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Behind the falling US birthrate: too much student debt to afford kids?

The record-low birthrate in the US is showing no signs of bouncing back, even with the economy on the mend. Evidence is growing that huge student debt may be deterring people from starting families.

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For instance, America's Social Security program depends on having enough younger people in the workforce to cover benefits for retirees; a shortage of working-age people makes the program unsustainable at existing tax rates. Concern about low birthrates has led some nations to give their citizens financial incentives to have more children. Singapore, for one, now has a "Parenthood Package" that includes paternity leave, subsidies for fertility treatments, and special savings accounts for each child.

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Of course, many factors are at work when it comes to a lower birthrate: delayed marriage, the advent of contraception, education and career options for women, economic stability, and so forth. It's not yet clear how much of a deterrent exorbitant and widespread student debt poses to family formation, because the phenomenon is relatively new.

"There are not a lot of hard numbers yet," says Tamika Butler, director of the California office of the Young Invincibles, a youth advocacy group that has focused on the student debt issue since 2009, conducting studies and making policy recommendations to Washington. A 2012 Rutgers University study, "Chasing the American Dream: Recent College Graduates and the Great Recession," shows that 4 in 10 graduates from a four-year college program said debt has delayed major decisions such as buying a house or starting a family. And there is plenty of anecdotal evidence that student debt is delaying childbearing.

'We would like to think about children, but ...'

Cassandra Coey graduated from The Ohio State University in 2010 with a degree in sociology. Between private and government loans, she owes at least $85,000. Her field is political consulting, but the lingering effects of the Great Recession have complicated her search for the ideal job. With student loan payments to make, she has taken whatever work is available, from fundraising for an environmental campaign to, more recently, a return to her college job in the food service industry. "I'm not even making $10 an hour," says Ms. Coey from her cellphone, coming off a shift at 10 p.m.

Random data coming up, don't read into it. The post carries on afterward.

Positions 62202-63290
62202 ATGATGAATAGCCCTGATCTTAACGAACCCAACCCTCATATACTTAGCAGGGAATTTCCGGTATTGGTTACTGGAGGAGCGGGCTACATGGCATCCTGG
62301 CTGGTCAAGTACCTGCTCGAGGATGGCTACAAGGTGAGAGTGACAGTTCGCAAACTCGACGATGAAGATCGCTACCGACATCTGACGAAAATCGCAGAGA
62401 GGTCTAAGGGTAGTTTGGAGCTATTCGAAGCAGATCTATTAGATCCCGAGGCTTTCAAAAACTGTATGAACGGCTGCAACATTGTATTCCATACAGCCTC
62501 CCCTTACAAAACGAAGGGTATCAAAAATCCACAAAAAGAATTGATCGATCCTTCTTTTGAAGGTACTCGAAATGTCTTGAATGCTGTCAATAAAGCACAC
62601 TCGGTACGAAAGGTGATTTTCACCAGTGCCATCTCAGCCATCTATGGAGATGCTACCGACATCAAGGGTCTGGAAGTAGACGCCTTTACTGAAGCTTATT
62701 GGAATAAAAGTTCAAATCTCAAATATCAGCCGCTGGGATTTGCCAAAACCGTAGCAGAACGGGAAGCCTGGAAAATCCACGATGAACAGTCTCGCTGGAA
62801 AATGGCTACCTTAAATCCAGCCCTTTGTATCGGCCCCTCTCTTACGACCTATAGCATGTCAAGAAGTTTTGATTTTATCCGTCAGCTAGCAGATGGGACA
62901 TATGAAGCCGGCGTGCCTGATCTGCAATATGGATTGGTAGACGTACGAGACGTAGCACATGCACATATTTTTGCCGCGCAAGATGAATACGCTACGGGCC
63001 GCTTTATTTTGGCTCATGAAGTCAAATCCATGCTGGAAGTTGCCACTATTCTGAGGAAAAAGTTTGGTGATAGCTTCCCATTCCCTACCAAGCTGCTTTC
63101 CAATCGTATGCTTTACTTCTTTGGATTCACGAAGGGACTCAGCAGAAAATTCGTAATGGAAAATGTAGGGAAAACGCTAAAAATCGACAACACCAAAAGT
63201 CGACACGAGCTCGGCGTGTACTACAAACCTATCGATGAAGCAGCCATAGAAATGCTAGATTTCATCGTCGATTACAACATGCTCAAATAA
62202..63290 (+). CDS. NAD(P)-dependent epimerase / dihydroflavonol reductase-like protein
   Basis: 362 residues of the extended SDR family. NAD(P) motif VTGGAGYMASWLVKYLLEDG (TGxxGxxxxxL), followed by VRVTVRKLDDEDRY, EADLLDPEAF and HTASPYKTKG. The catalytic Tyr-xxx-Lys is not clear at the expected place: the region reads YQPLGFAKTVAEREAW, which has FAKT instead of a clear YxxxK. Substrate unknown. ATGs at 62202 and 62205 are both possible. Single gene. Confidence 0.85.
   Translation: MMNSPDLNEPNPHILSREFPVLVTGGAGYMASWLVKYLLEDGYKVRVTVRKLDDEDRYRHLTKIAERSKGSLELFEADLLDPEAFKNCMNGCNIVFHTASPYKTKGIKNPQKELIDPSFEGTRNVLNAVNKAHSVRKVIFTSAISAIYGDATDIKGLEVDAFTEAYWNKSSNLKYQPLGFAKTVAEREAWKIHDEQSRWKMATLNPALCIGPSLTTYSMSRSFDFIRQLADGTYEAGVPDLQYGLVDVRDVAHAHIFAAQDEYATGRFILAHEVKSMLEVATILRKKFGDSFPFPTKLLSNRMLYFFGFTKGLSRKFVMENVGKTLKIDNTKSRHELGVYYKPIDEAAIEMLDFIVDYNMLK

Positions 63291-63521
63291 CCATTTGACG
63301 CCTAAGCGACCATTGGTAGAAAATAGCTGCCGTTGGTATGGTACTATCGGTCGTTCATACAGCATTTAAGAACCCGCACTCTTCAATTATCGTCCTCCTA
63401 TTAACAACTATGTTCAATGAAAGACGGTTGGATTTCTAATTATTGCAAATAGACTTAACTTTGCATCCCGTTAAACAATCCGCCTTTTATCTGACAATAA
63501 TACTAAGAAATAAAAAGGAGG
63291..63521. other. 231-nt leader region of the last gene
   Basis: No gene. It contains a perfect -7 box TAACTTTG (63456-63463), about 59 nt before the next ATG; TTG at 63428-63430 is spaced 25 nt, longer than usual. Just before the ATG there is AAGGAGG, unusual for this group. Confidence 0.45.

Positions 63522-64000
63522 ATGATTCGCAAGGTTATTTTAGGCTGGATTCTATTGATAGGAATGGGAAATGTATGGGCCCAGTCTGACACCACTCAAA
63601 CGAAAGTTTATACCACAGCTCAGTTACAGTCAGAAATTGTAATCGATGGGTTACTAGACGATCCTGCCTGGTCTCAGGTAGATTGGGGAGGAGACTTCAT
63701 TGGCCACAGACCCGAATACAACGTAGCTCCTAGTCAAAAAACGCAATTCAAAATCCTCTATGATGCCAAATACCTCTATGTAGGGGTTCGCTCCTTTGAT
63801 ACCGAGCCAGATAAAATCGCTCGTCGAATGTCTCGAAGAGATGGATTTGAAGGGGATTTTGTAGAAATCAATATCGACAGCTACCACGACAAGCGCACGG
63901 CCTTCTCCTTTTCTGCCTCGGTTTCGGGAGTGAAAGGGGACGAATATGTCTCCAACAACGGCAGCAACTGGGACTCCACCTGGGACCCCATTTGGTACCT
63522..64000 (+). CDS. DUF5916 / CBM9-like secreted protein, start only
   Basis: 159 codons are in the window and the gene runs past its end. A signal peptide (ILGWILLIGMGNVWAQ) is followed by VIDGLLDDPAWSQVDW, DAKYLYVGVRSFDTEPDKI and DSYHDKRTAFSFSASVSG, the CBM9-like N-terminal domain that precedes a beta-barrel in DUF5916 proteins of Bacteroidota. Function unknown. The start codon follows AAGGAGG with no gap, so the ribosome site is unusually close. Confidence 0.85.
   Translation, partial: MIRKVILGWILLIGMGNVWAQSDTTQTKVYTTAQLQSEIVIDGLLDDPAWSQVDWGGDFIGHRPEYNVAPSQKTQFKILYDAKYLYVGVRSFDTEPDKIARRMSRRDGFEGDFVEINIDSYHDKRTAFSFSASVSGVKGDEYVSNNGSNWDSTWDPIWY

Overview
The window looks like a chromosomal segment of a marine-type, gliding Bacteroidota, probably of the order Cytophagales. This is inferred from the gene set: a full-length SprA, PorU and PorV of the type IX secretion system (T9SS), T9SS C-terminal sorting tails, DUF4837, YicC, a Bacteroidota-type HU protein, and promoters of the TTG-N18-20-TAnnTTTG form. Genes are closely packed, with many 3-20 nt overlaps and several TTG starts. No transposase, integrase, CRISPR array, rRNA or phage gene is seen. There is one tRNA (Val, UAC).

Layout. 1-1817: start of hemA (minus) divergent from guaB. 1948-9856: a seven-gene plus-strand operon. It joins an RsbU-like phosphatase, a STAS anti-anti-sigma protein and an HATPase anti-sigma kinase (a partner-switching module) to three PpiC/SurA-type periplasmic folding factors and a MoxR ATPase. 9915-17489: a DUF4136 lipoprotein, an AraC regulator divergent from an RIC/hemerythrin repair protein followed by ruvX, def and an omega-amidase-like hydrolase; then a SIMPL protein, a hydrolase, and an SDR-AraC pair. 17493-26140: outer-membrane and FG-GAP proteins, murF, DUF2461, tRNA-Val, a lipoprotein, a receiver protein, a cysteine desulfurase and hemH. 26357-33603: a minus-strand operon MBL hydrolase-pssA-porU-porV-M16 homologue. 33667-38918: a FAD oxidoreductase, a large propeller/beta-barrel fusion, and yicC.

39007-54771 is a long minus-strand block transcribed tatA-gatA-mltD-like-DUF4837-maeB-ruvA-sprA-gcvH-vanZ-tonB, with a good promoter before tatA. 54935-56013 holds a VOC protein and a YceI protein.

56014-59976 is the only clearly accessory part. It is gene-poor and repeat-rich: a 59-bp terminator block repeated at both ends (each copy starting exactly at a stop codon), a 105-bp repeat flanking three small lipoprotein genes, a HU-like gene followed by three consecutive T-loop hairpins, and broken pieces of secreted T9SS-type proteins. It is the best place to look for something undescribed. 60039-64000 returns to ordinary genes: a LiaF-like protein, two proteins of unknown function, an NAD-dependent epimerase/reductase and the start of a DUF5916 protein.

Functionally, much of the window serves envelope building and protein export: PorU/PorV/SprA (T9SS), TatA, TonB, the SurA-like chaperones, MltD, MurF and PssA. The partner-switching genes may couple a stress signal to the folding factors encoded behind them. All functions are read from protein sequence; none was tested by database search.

She and her boyfriend of three years have talked about marriage, "but he's really worried about what my debt would do to us," Coey says. "We would like to think about children, but how do children fit into that when you have to pay almost a thousand dollars a month just for the student loans?"

Hu, a recent graduate of Georgetown Law, treasures the idea of having a family, but she and her husband of five years opted to wait until she was out of school.

"Times were not bad back in 2007, but we thought it would not be a good idea for me to be pregnant during law school," she says. "Now, I look back at that decision and think maybe it would have been a better idea because at least when you are in school you don't have loan payments to worry about.... We ought to have two or three kids by now."

Buying a home and settling down, Hu says, are part of an "illusory" dream from the previous generation. How the couple would even begin to pay for their own children's college education is something she can't even think about.

Her situation, Hu adds, is "not unique at all. I am only one of many."

Indeed, during the recession, many freshly minted college graduates, unable to find jobs, instead enrolled in graduate school, acquiring even more student debt. Some individuals owe as much as $250,000.

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